Date: Monday, November 8, 2021
Session Type: Poster Session C
Session Time: 8:30AM-10:30AM
Background/Purpose: Serum IgG4 concentrations are used as part of the evaluation for suspected IgG4-related disease (IgG4-RD), but the specificity of this test, especially at very high levels, remains uncertain. Indeed, the ACR/EULAR Classification Criteria for IgG4-RD place high weight on elevated serum IgG4 concentrations; of the 20 points required to be classified as IgG4-RD, 11 are assigned if the patient has an IgG4 concentration ≥ 5x the upper limit of normal (ULN).1 We sought to evaluate the association of very high serum IgG4 concentrations with a diagnosis of IgG4-RD.
Methods: The data warehouses at two large academic medical centers—Stanford University and Mass General Brigham—were queried for all IgG subclass test results. Patients with any serum IgG4 concentration ≥ 5x the ULN were included. Demographics, medical history, and other laboratory test results of interest were extracted from the electronic medical record of each patient. A diagnosis of IgG4-RD was determined using the ACR/EULAR Classification Criteria for IgG4-RD. The positive predictive value (PPV) of a serum IgG4 concentration ≥ 5x the ULN for the diagnosis of IgG4-RD was estimated. Other conditions associated with very high serum IgG4 concentrations, and specific features of the IgG4-RD patients, were characterized.
Results: Of 34,391 patients with serum IgG subclasses tested, 2,294 (7%) had an elevated serum IgG4 concentration, and 191 (0.6%) had an IgG4 concentration ≥ 5x the ULN. The combined cohort had a median age of 66 years, was predominately male (72%), and was racially diverse (Table 1). The PPV of an IgG4 concentration ≥ 5x the ULN for a diagnosis of definite (67%), probable (5%), or atypical (1%) IgG4-RD was 73%. The median [IQR] IgG4 concentration among patients with definite IgG4-RD (n = 128) was 1014.5 mg/dL [678.5, 1419.9] (Table 2). Other diseases associated with a very elevated serum IgG4 concentration included B cell lymphoma and leukemia, eosinophilic granulomatosis with polyangiitis and other hypereosinophilic syndromes, systemic lupus erythematosus, histiocytic disease, and systemic infections or post-infectious syndromes (Table 2). Among IgG4-RD patients with an IgG4 concentration ≥ 5x the ULN, the majority (82%) had multi-organ involvement, with the pancreas (50%), salivary glands (49%), lacrimal glands (33%), and kidneys (30%) being the most commonly involved organs (Table 3).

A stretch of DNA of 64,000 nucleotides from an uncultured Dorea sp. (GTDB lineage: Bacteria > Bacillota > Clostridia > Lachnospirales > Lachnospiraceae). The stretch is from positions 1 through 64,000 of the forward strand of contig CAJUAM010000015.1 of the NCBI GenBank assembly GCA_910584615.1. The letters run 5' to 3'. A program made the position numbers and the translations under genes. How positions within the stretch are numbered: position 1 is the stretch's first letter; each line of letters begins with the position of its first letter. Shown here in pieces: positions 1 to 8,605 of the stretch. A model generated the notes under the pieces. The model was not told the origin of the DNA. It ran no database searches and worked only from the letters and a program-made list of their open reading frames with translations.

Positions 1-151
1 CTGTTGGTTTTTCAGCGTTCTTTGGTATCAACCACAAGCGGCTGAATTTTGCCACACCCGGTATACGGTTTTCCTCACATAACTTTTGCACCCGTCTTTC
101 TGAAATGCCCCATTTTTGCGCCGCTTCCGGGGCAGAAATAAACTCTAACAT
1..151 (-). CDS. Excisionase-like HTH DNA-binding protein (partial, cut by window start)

Conclusion: The majority of patients with a serum IgG4 concentration ≥ 5x the ULN in this study had IgG4-RD, with a PPV of 73% for IgG4-RD. These data support the significant weight placed on very elevated serum IgG4 in the IgG4-RD Classification Criteria. However, it is notable that 27% of patients with an IgG4 concentration ≥ 5x the ULN had no identifiable cause or an alternative diagnosis, underscoring the importance of the Classification Criteria’s entry and exclusion criteria when evaluating a patient with a very high IgG4 concentration for IgG4-RD. These findings highlight the broad differential to consider when evaluating a patient with a very high IgG4 concentration.
1. Wallace ZS, Naden RP, Chari S, et al., Arthritis Rheumatol 72, 7-19 (2020).
To cite this abstract in AMA style:Baker M, Cook C, Fu X, Perugino C, Stone J, Wallace Z. Disease Associations with Very High Serum IgG4 Concentrations: A Retrospective Multi-Center Study [abstract]. Arthritis Rheumatol. 2021; 73 (suppl 10). https://acrabstracts.org/abstract/disease-associations-with-very-high-serum-igg4-concentrations-a-retrospective-multi-center-study/. Accessed December 6, 2021.
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ACR Meeting Abstracts - https://acrabstracts.org/abstract/disease-associations-with-very-high-serum-igg4-concentrations-a-retrospective-multi-center-study/